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Investing in equity has been perceived as a source of wealth maximization. However, identifying good stocks can be a difficult exercise. It is an art that one needs to develop overtime. This article covers the following:
Equity markets can seem puzzling and investing in multibagger stocks can put budding investors in a dilemma. Sometimes the market price of a stock might not reveal true picture about the company. It might be selling cheap either because of being undervalued or it could simply be worthless to buy it.
In other scenario, a stock might be selling at a high price because of over expectation from the investors is spit of having a skewed fundamentals. Hence, depending only on market price for stock selection might put you in trouble. Instead of being impulsive, you need to delve deeper to find out the real worth of the stock.
You should study the company fundamentals and analyse properly before finalising on stocks. It doesn’t matter whether you had a financial background or not. The only thing required is patience and an eye for detail. You can start your analysis by looking at the company’s financial statements. It is better to venture into sectors and markets which you know like back of your palm. It gives you a competitive edge over naive and uninformed investors.
Stock-picking is an art that you may require quite some time to develop. Here are a few things that you need to consider to select stocks which give you consistent returns:
While researching on a stock, the foremost factor to be considered is the Earnings per Share (EPS). It is important because it divides the net income of the firm based on the number of equity shares outstanding. In this way, you get to know the amount of profit which the company makes on each share. Ideally, good stocks are those whose EPS has grown over a said period of time say 5 years. On the contrary, inferior stocks are the ones which have a stagnant or gradually decreasing EPS.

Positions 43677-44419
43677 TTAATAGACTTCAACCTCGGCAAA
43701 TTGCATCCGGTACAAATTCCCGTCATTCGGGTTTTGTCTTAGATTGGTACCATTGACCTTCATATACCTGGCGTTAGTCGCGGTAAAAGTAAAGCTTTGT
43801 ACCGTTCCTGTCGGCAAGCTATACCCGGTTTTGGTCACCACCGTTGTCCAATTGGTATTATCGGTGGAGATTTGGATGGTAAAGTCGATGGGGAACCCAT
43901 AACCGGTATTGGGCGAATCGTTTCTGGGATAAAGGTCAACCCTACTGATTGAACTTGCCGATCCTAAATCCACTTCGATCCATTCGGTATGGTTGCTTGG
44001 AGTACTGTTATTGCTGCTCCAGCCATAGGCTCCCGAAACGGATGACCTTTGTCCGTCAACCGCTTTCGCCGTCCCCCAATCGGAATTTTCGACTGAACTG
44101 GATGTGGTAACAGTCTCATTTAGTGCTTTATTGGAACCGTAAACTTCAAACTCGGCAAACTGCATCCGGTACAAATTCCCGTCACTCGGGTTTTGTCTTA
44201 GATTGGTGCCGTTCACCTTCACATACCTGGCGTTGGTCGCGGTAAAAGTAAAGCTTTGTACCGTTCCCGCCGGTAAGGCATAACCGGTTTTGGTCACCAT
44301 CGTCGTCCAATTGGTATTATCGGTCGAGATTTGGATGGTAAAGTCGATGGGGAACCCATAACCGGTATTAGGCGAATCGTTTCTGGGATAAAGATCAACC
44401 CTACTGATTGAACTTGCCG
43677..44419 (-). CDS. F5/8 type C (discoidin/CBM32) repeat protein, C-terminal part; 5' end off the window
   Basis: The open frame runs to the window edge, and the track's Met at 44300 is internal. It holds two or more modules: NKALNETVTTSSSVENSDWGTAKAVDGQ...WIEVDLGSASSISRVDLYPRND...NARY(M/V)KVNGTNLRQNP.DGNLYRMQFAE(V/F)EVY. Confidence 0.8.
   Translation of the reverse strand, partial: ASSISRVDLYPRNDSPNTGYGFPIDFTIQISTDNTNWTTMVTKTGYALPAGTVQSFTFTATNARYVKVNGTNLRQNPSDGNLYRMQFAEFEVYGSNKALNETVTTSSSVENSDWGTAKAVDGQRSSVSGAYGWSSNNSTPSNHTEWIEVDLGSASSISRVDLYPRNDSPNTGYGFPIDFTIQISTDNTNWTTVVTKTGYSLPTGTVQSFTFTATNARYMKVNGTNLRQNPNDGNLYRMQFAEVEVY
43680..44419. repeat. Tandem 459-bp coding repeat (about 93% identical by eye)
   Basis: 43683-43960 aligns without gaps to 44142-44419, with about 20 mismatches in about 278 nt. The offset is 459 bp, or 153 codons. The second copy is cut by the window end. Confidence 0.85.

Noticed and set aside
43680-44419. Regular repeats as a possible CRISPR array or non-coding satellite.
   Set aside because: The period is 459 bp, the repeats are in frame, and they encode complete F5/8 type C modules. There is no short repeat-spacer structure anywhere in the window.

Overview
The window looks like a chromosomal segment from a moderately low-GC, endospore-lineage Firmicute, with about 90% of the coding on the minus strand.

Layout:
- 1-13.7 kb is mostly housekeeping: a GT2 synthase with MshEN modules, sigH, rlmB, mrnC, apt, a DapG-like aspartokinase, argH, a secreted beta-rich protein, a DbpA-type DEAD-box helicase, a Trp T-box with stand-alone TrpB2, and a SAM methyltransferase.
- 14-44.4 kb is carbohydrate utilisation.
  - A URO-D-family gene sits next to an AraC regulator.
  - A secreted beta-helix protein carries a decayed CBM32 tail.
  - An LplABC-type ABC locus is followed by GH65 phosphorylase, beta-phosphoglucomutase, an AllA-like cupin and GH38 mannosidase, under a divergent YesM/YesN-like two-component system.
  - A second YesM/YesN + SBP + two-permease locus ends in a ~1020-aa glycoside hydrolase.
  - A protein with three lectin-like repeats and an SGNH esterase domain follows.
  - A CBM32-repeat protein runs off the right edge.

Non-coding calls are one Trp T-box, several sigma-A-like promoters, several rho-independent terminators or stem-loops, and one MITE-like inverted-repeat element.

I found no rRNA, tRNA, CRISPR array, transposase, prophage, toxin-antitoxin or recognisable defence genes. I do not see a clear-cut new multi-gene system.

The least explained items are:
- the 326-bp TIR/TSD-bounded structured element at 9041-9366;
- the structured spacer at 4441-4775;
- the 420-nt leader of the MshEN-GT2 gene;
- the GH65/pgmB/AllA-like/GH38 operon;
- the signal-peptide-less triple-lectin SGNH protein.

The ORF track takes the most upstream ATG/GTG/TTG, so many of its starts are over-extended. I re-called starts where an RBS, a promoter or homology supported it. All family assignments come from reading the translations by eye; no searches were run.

Veteran equity investors understand that buying a stock is like owning a company and its business. So whatever business risks the company is facing, the investor’s portfolio will also carry the same when he buys the stocks.
Thus, while studying the company’s balance sheet, you need to ensure that it has a stable business model. A company having large revenue flows of say at least Rs 1000 crore in sales and a big customer base has a higher probability of survival in the long run. Automatically, it will have a relatively lower business risk as compared to it competitors.
Financial risk occurs from a lot of debt on the balance sheet. Basically, debt is an essential component in the growth of a company. It gives a leverage to the company and helps to increase return on capital employed. However, if the company gets into too much of a debt to the extent that it becomes unmanageable, it can backfire.